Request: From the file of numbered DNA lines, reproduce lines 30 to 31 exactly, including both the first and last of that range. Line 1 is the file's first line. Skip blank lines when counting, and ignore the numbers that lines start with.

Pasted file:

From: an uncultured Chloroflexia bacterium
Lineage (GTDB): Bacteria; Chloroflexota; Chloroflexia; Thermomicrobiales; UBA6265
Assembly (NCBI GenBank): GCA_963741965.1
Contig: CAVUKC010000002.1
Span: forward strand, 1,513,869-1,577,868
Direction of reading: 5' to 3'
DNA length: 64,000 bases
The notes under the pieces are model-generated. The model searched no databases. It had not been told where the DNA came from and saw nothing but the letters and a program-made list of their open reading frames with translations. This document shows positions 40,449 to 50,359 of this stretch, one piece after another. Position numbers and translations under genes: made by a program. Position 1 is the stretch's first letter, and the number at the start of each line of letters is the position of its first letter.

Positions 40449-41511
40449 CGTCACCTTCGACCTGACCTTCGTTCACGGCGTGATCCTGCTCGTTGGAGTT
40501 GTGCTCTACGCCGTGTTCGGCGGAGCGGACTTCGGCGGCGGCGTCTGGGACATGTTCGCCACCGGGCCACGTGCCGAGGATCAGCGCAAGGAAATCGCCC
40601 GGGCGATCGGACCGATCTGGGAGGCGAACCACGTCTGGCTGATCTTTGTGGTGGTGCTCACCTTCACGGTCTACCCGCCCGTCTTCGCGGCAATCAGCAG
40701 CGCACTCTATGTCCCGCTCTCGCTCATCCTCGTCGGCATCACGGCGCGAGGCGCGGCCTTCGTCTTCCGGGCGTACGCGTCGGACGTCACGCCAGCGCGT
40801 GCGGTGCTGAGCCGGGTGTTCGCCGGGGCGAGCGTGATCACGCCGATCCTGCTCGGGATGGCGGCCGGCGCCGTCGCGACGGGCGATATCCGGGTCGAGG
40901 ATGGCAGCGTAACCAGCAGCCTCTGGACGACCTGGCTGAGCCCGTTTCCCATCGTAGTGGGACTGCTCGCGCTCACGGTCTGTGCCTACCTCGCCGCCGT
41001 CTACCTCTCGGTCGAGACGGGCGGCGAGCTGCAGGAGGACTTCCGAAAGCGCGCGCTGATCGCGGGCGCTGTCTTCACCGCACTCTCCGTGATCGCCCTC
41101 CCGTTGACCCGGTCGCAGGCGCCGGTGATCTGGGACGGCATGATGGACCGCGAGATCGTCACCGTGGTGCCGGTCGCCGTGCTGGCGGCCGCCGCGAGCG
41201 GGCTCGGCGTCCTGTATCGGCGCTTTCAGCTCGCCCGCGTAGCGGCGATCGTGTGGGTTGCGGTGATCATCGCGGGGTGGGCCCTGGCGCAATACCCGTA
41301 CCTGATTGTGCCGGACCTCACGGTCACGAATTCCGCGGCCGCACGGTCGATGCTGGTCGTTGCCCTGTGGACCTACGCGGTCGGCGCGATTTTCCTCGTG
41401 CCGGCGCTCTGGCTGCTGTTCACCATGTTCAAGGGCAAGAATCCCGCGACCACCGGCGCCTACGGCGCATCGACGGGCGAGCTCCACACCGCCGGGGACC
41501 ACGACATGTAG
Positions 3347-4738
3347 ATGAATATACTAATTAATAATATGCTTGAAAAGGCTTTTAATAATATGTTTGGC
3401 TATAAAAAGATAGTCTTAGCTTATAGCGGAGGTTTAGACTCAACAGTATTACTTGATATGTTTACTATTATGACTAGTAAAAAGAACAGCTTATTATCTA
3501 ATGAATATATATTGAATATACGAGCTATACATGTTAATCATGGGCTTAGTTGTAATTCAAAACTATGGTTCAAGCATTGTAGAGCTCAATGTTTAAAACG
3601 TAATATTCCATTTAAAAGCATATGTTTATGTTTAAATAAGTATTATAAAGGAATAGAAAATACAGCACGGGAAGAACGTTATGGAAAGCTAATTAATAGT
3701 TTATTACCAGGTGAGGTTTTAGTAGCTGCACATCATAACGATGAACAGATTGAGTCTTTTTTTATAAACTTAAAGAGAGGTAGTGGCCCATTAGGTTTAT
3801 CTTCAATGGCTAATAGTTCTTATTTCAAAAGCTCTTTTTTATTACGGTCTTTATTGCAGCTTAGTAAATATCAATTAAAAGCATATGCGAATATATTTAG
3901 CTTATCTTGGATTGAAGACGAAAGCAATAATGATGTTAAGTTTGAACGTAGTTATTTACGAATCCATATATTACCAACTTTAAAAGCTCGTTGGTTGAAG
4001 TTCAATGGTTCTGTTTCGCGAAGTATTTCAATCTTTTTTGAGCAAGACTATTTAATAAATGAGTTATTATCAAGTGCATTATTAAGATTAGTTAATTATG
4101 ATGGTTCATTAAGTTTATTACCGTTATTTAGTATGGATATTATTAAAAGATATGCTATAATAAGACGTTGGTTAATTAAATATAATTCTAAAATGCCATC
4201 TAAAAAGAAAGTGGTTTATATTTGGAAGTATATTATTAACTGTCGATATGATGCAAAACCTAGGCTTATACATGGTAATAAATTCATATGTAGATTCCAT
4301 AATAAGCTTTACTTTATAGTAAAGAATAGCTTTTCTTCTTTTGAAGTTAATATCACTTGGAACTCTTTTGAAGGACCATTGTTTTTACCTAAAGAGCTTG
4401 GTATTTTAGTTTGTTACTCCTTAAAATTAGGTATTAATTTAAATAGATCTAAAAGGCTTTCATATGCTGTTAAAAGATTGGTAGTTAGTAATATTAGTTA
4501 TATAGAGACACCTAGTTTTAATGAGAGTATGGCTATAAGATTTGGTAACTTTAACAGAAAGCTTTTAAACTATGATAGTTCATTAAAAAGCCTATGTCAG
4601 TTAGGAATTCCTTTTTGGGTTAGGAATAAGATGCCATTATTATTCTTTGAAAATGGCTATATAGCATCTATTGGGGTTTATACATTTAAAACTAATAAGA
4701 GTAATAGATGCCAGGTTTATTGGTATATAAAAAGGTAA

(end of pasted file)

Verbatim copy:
4001 TTCAATGGTTCTGTTTCGCGAAGTATTTCAATCTTTTTTGAGCAAGACTATTTAATAAATGAGTTATTATCAAGTGCATTATTAAGATTAGTTAATTATG
4101 ATGGTTCATTAAGTTTATTACCGTTATTTAGTATGGATATTATTAAAAGATATGCTATAATAAGACGTTGGTTAATTAAATATAATTCTAAAATGCCATC